When People’s Climate Innovation Center (Climate Innovation) co-launched the National Association of Climate Resilience Planners’ (NACRP) 2023 Facilitative Leadership Certification, we knew grassroots organizers were routinely on the margins of local planning efforts, mobilizing their communities to get involved in local planning or starting their own community priority-setting. I never imagined how often this organizing is a labor of love, under-resourced if resourced at all, and often led by community members volunteering their time or trying to juggle facilitation as another part of their main job.
Community-driven planning should be the norm. The outcomes for local health, wealth, ecological and economic resilience are markedly better and lasting when a community leads on assessing its own problems and designing its own solutions. We also know that communities leading in authentic partnership with local government are the determiner of public funding being leveraged for community solutions– see the recent report Climate Innovation released in collaboration with Emerald Cities Collaborative and SPARCC, which highlights the ingredients needed for communities to access federal infrastructure dollars. In short, it takes sustained resources to move community-driven planning from the margins, both economically and politically, to become mainstream where it belongs.
I recently organized an NACRP facilitators certification session on resourcing community-driven planning in response to facilitators asking about how to support the work and funding their role as facilitative leaders. Many have stories of the challenges of being seen as a “professional” facilitator or having their expertise and knowledge of the community valued. The dichotomy of community members organizing and intervening in public planning processes being seen as “volunteers” but not considered “professionals” or “experts” is problematic. Often, city agencies will release a competitive request for proposals or contract an outside firm to lead a community engagement process, overlooking the community groups already leading local organizing, which forces local community members to compete with large public relations firms for paid outreach and facilitation gigs in their own communities– if they are even made aware of the opportunity to apply. This is a repeated insult to community members who dedicate their time to representing and advocating for the interests of their communities without compensation.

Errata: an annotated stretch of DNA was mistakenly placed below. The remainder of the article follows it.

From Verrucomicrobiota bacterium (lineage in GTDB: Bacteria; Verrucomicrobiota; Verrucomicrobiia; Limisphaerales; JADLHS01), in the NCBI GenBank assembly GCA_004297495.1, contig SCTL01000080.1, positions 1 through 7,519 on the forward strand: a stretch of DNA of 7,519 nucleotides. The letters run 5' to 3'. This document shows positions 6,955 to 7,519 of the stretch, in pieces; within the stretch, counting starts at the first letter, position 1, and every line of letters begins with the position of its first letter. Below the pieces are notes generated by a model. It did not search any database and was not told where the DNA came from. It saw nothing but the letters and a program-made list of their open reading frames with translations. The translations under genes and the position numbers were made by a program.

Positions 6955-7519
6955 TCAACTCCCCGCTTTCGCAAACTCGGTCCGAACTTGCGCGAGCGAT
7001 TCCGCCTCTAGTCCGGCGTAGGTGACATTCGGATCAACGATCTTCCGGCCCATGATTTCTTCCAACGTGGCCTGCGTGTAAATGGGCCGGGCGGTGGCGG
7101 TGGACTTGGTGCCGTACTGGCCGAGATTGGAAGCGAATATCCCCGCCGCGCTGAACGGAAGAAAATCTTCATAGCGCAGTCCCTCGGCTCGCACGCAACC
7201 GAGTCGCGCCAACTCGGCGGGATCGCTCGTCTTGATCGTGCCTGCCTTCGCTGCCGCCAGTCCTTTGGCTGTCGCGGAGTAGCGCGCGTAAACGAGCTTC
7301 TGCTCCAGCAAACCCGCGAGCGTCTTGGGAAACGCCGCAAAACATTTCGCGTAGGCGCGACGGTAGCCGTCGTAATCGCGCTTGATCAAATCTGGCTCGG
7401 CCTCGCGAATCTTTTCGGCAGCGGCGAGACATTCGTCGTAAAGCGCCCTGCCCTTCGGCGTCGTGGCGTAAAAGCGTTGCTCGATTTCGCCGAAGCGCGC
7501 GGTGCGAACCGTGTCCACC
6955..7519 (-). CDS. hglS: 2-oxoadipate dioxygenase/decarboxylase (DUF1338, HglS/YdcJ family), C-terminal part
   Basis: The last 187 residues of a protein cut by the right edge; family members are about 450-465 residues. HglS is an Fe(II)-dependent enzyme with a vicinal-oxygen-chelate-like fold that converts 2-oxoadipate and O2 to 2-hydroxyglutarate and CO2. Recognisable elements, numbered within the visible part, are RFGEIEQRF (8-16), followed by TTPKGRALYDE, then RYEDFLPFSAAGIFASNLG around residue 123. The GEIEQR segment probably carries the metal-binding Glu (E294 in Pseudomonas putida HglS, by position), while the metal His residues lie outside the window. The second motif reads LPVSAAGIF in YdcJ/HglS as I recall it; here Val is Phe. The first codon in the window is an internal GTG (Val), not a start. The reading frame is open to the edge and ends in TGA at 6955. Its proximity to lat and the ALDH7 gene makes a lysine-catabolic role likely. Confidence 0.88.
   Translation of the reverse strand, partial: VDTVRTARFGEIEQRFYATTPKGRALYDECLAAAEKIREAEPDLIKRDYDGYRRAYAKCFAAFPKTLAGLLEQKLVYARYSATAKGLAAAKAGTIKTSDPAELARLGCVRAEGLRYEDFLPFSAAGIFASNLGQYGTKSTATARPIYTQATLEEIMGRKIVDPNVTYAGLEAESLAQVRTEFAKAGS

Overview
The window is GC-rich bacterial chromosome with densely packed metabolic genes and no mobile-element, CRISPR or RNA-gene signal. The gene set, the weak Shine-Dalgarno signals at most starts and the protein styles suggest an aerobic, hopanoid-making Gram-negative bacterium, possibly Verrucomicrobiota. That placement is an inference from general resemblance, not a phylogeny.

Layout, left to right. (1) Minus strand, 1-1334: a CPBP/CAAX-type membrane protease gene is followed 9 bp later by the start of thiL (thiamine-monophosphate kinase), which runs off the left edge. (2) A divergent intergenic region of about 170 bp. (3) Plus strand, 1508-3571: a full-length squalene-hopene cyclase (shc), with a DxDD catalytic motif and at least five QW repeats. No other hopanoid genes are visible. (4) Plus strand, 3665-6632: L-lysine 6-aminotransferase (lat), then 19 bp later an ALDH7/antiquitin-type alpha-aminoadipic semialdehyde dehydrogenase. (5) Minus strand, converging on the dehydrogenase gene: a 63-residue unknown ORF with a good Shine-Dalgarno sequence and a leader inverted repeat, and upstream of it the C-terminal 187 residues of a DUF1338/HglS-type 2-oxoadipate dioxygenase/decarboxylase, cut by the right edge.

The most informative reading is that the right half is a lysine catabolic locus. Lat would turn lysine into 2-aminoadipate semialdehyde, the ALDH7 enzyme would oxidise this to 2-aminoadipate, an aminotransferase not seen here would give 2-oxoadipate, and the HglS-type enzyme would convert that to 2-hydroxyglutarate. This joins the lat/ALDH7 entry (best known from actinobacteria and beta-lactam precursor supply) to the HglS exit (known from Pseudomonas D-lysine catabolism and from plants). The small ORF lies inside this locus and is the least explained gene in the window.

When asked about federal, state or local funding for this type of planning it was not easy to come up with a list of sources; in fact, the pool of public funding dedicated to community-led planning of any scale is so limited that communities find they cannot compete for the limited notices of funding, which generally only fund up to 10 projects nationally. To better respond to the request for more funding opportunities, we have begun to track and share funding opportunities with the NACRP network, as well as opportunities to become a technical assistance provider to city and state governments. Surprisingly, the hardest opportunities to track are philanthropic programs that support community-driven planning in a sustained way (as opposed to specific pre-project development phases of a larger grant). Obviously, all funding sources need to evolve to include, even require, that public benefit projects include community-driven planning as part of the process and budget for local community participation in the program design early on in the process.
In an effort to support community-driven planning facilitators to be able to launch, complete, or evaluate and sustain their planning efforts, we are launching a NACRP Fund in 2024 governed by and for NACRP members. The vision of the Fund is to help cultivate local facilitation capacity to ensure rootedness and accountability to frontline communities, as opposed to bringing in outside facilitators or corporate firms. To continue building the field of practice of community-driven planning and evolving tools and approaches, we need more on-the-ground examples and models across the country. This Fund will seed and raise the visibility of those emergent efforts, and contribute to the dissemination of community-led “people plans,” facilitative leadership, and community power-building. These unrestricted funds to NACRP members cannot replace the shift in governance and resourcing needed to build civic infrastructure for community participation in decision-making but it’s one more tool in the climate resilience planning and power-building toolbox for asserting community priorities toward better outcomes for all.
1. Reference to the “Shifts in Governance to Support Lasting Solutions” chapter of the Community-Driven Climate Resilience Planning Framework, NACRP 2017.
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